Perhaps it all began when President Lyndon Johnson called Wilbur Mills, chairman of the House Ways and Means Committee. “Wilbur, I’ve just been looking through the polls here, and I’ve only got a few weaknesses, and the worst of them is that I’m not doing anything for the old folks. I need some help from you.”
The result? During 1965 Congress passes Medicare. Two years later they project the program will cost about $12 billion in 1990. The actual cost was $110 billion.
Looking at Medicare now, I discovered several ways to consider its cost realities. Through a study from the Urban Institute, we can compare a typical couple’s lifetime taxes to their probable benefits that would have started during 2010:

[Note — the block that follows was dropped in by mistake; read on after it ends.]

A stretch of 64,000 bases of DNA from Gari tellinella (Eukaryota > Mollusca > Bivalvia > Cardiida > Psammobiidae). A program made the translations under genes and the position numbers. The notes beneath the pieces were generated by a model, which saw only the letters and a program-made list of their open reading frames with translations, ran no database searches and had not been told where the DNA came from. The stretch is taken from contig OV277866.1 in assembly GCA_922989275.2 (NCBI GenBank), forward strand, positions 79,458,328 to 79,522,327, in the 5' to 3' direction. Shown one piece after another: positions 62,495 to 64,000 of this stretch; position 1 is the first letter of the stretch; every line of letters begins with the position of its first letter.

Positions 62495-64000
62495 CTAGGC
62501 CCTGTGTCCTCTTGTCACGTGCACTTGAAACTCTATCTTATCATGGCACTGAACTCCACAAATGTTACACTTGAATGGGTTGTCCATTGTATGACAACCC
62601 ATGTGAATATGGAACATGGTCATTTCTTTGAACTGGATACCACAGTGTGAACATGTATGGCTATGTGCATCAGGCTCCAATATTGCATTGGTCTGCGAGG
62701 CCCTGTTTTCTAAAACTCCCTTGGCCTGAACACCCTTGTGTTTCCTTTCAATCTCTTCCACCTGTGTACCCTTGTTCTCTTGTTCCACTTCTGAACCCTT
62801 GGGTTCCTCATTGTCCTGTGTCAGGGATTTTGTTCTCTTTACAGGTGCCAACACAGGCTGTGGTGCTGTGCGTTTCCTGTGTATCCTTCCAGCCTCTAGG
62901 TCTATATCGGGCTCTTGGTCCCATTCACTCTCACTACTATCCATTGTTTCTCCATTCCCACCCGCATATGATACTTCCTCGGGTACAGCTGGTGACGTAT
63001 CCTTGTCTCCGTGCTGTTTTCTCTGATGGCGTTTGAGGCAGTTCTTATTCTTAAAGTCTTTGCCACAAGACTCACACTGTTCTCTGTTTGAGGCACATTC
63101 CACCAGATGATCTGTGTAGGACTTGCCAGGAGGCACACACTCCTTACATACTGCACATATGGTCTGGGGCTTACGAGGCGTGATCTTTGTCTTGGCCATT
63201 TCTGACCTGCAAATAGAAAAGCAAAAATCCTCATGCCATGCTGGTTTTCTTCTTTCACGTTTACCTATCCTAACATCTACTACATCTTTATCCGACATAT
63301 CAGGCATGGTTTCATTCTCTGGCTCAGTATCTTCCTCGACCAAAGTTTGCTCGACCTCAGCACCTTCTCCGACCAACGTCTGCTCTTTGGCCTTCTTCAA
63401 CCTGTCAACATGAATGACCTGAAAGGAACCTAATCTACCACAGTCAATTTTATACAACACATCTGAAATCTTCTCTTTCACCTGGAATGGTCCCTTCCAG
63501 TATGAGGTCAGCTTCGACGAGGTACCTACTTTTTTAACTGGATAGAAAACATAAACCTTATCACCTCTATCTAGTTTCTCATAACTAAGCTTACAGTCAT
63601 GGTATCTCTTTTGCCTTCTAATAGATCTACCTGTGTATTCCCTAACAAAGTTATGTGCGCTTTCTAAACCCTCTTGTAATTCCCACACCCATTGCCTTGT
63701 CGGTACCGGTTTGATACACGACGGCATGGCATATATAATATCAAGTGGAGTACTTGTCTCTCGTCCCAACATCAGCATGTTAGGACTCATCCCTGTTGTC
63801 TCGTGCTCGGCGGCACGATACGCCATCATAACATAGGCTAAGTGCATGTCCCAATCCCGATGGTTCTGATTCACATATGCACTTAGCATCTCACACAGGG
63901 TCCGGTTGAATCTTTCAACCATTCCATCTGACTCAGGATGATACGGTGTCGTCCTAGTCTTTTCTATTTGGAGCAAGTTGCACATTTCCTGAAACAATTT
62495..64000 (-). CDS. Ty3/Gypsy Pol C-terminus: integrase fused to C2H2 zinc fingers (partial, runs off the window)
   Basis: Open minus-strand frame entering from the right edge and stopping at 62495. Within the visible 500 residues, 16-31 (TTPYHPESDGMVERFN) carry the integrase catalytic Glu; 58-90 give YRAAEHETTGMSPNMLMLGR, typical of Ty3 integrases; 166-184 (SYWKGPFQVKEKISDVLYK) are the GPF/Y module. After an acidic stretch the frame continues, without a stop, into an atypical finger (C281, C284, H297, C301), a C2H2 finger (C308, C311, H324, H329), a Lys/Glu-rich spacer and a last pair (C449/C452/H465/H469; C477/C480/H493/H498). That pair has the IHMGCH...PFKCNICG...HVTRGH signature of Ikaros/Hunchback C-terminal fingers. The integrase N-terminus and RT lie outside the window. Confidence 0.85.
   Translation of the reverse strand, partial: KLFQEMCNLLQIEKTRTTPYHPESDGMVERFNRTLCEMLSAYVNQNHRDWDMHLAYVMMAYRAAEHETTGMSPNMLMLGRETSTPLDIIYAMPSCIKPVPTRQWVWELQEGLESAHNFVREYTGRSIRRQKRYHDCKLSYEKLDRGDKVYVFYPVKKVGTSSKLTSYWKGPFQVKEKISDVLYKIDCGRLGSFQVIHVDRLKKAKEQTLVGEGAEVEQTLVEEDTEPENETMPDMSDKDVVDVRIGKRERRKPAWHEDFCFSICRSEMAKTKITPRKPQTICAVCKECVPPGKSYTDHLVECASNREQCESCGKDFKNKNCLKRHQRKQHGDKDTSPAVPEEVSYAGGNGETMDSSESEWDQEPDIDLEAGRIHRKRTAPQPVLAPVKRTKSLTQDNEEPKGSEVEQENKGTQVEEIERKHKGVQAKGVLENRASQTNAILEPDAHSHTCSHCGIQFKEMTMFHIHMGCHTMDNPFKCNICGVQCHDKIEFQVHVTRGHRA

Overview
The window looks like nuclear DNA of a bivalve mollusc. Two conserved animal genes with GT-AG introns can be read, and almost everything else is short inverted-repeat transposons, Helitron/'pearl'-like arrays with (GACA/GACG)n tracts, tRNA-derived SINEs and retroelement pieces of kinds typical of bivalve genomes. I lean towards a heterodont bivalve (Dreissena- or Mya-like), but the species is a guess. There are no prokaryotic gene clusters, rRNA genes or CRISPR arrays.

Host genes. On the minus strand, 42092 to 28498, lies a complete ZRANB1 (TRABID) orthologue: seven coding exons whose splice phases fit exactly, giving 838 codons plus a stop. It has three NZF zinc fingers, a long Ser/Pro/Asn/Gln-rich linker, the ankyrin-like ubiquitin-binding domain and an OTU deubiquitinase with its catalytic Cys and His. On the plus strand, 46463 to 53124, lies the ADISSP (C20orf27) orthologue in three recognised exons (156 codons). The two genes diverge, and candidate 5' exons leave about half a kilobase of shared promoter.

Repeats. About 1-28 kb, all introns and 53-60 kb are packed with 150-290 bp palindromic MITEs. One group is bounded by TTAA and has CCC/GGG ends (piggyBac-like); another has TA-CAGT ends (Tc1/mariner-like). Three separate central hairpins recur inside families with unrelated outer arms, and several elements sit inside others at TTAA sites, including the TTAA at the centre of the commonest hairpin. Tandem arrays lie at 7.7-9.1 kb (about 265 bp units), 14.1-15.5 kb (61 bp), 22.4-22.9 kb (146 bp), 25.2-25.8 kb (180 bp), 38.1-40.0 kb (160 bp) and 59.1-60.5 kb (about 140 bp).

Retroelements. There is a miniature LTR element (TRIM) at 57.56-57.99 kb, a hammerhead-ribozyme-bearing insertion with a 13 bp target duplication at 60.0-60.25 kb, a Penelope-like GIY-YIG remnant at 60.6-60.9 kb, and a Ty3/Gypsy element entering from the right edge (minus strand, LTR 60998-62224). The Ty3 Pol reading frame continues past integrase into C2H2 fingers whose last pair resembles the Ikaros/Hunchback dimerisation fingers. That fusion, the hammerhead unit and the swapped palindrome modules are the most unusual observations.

|Low to average wages||$84,000||$351,000|
|Average to high wages||$149,000||$351,000|
Next, we can see where some of the money is being spent through this chart from 3 Harvard health policy researchers. Posted by journalist Sarah Kliff in Ezra Klein’s Washington Post Wonkbook, the chart displays how several medical specialties are driving Medicare cost increases.
Finally, the 2012 Medicare Trustees Report tells us that during 2024, the system will no longer be able to afford full benefit payments.
Our Bottom Line: Perhaps reigning in Medicare’s soaring costs returns us to the huge cost benefit disparity for individuals and the nation. For recipients and politicians, supporting cost cuts represents a massive sacrifice. For the entire country, though, the benefit would be considerable.